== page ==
Once we had them cut down to 9″ we were able to chip away at the cardboard interior structure of the door in order to make a space for the bracket to slide into. Chipping away the cardboard was super easy, I actually used a spakleing knife (they recommend a wood chisel) and sliced the cardboard where it attached to the inside part of the door. Instead of cutting it away and removing it, I pushed most of it further down into the door. I figured it was easier, and offered more support for the structure of the shelf anyway.
Then we turned towards creating the brackets out of the 2 x 4 x 6ft boards that would mount to the wall and the shelves would slide on to. Since we purchased 6 ft. length, and the doors were 80″, we didn’t have to cut any length off, but we did have to cut them lengthwise to get the thickness of the internal measurement of the door. That measurement was 1-3/32 in. The board dimensions end up being 1 1/2 in. (the actual thickness of a 2×4) by 1-3/32 in., with the 1-1/2 in. portion acting as the length (the part that sticks out of the wall and supports the shelf itself) of the bracket. We only needed one 2 x 4 board for all shelves, but I would have a second on hand just in case of cutting errors (measure twice, cut once!). Just a note here: the Mr. decided that if he were to do this again, he would have made two cuts and made the length a bit longer as he felt it would offer a bit more support o the shelf. It isn’t necessary (as you will see below), but he felt it would just make it even stronger.
The strips of 2 x 4 cut down to size to be mounted as brackets.
Once the brackets were cut, we located the wall studs using a stud finder (my favorite tool of course), and attached the brackets to the wall on the stud using a level and lag screws in the location we desired. After these were secured, we applied wood glue to the top of the bracket and the bottom of the shelf, and slid them onto the bracket. Not gonna lie, at this point we were totally concerned about how these suckers were going to stay put on these tiny brackets. I was sure this DIY was doomed for failure. We threw around some ideas as to how to make it more stable, but decided to just go ahead with putting the brad nails in to see what would happen.
Brad nails were placed all along the length of the shelf where it met with the bracket, both on the top and bottom sides of the shelf. Surprisingly, once the glue dried, these babies were totally secure. The process was repeated for each shelf, using 14″ of space in-between. While the shelves are sturdy and secure, they are not meant to hold a ton of weight, so be careful with what you place on them. Since I am using them for decorative purposes, they are more than sufficient to hold the weight of the types of things I’ll have up there.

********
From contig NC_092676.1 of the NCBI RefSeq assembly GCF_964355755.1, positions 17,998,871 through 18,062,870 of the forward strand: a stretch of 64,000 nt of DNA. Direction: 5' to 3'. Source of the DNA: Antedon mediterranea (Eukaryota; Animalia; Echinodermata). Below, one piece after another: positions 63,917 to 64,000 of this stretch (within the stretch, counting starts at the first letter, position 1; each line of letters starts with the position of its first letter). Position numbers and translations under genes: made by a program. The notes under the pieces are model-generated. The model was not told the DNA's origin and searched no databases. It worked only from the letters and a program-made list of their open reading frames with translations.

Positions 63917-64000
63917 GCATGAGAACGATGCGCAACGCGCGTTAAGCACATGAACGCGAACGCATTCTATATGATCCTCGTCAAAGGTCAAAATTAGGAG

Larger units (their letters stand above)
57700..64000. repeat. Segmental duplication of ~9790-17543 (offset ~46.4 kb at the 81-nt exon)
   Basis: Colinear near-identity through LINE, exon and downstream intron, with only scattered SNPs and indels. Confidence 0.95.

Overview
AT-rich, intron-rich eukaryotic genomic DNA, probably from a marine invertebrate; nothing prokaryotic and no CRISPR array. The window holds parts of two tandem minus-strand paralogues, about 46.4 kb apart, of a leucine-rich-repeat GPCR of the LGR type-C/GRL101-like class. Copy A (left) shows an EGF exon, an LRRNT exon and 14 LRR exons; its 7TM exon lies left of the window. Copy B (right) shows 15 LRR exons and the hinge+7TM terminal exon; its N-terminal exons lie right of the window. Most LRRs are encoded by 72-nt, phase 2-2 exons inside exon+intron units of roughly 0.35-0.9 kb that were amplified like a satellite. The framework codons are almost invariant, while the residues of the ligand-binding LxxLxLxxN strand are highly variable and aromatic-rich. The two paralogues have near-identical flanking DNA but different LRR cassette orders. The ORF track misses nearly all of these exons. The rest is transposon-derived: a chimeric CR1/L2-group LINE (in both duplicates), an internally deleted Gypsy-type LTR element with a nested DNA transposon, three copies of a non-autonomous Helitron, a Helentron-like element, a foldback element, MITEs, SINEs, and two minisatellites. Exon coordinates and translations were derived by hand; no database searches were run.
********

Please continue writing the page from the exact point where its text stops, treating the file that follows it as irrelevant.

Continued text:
Lastly – because neither the wall, nor our cut on the door was exactly straight, we decided to add a line of paintable caulk on the top and sides in order to help conceal the small crack between the shelf and the wall. I had to put a final coat of paint on the shelves anyway to cover marks from handling them during the construction and touch up over the brad nails, so it worked to paint right over the caulk too.
The entire project only took about 3 hours. Overall, I really like how they turned out. It was the perfect solution for the display storage I was looking for – and was cheap and easy too. Here’s how much we spent for 4 shelves:
2 bi-fold door – $45 each = $90 total
16 lag screws @ .78 each = $12.48
2 x 4 x 6ft1@ 2.48 = $2.48
1 pack of brad nails: $1.30
The remainder of items: wood filler, caulk, and paint we had on hand = Free
Total cost: $106.26
So this project was a total win win for my budget, and for the Mr.’s patience with the DIY projects I throw at him.
All finished, with the new lights that were put in the following week too (more on that in the next post on Thursday)!
Once they were all done, I styled the shelves with a few random items I had laying around to give you a better visual of how things look on them. But these are just temporary items.
Sorry for the bad photo, lighting was terrible when I took this!
I have big plans for the styling of these shelves, so be sure to keep coming back to get sneak peaks of items I pick out for them, and how it all comes together at the final reveal for the One Room Challenge on Nov. 10th!